The course of the Congress
The Zionist Congress is conducted by the Congress Presidium. Congress deliberations are divided into five stages:
Opening of the Congress, including a speech by the Chairman of the Executive, and other speeches determined in the agenda, election of the Congress Presidium, the report of the President of the Zionist Supreme Court on the election results, reports of the members of the Zionist Executive in supplement to the printed report, election of the Congress committees.
Election of the new Executive, according to the proposal of the Congress Standing Committee.
Meetings of the committees.
Reports of the committees and voting on the draft resolutions presented by them. The report of the Standing Committee and voting on its proposals for members of the Zionist General Council, the Comptroller and the Legal Institutions.
Congress closing ceremony.
The Zionist Congress, later to become the World Zionist Congress, was held at intervals of 1 year (1897-1901), then 2 years (1903-1939) until the outbreak of the Second World War, with an eight-year break (1913-1921) due to the First World War.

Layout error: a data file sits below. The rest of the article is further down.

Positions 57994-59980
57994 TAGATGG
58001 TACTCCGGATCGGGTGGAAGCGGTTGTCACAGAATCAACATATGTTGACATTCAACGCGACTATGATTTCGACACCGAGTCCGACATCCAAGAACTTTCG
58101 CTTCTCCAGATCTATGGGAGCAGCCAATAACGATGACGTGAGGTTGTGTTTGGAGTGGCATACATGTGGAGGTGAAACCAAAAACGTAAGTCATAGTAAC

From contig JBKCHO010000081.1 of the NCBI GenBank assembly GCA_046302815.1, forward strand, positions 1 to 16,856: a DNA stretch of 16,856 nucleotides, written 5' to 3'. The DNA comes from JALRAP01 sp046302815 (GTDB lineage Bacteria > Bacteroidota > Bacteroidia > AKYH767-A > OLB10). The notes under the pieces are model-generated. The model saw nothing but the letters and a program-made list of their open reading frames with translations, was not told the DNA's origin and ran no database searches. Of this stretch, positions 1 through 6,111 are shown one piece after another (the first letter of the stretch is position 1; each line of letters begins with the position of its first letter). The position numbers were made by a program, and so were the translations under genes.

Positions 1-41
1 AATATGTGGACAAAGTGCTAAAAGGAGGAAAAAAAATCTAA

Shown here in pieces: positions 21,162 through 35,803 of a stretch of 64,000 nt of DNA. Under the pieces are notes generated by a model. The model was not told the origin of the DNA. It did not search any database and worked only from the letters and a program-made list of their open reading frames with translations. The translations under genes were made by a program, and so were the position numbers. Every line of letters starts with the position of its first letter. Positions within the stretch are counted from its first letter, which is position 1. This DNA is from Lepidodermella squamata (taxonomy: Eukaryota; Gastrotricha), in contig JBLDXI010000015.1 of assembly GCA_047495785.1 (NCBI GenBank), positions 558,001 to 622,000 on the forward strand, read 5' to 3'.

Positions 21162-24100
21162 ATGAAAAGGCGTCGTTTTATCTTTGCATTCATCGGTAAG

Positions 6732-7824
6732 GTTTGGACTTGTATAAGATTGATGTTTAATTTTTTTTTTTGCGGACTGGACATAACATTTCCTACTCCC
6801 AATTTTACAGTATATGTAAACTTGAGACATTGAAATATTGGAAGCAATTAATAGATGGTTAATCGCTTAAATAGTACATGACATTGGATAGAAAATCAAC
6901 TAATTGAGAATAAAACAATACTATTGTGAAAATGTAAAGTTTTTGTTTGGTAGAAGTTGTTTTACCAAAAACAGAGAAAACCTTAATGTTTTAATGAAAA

The First Zionist Congress, held in 1897 in Basel, Switzerland, had Theodor Herzl acting as chairperson. The Congress was attended by some 200 participants who formulated the Zionist platform, known as the "Basel programme", and established the Zionist Organization (ZO). In contrast with the older Hibbat Zion movement, the ZO took a clear stance in favour of political Zionism, stating in its programme that
"Zionism seeks for the Jewish people a publicly recognized legally secured homeland in Palestine."
Herzl wrote in his diary,
"Were I to sum up the Basel Congress in a word - which I shall guard against pronouncing publicly - it would be this: At Basel I founded the Jewish State."
The Twenty-third Zionist Congress, held in 1951 in Jerusalem, Israel, was the first to be held after the establishment of the State of Israel, and the first held in Jerusalem, which would become the norm. It was opened at the graveside of Theodor Herzl, whose remains had been moved from Vienna and reburied on the top of a hill in Jerusalem that was renamed after him, Mount Herzl. The Congress issued the "Jerusalem Program", placing its main focus on the newly created state as the central unifying element for the Jewish people.
Ruth Popkin was the first woman to be Chair of the Presidium and President of the World Zionist Congress, being elected to both positions in 1987.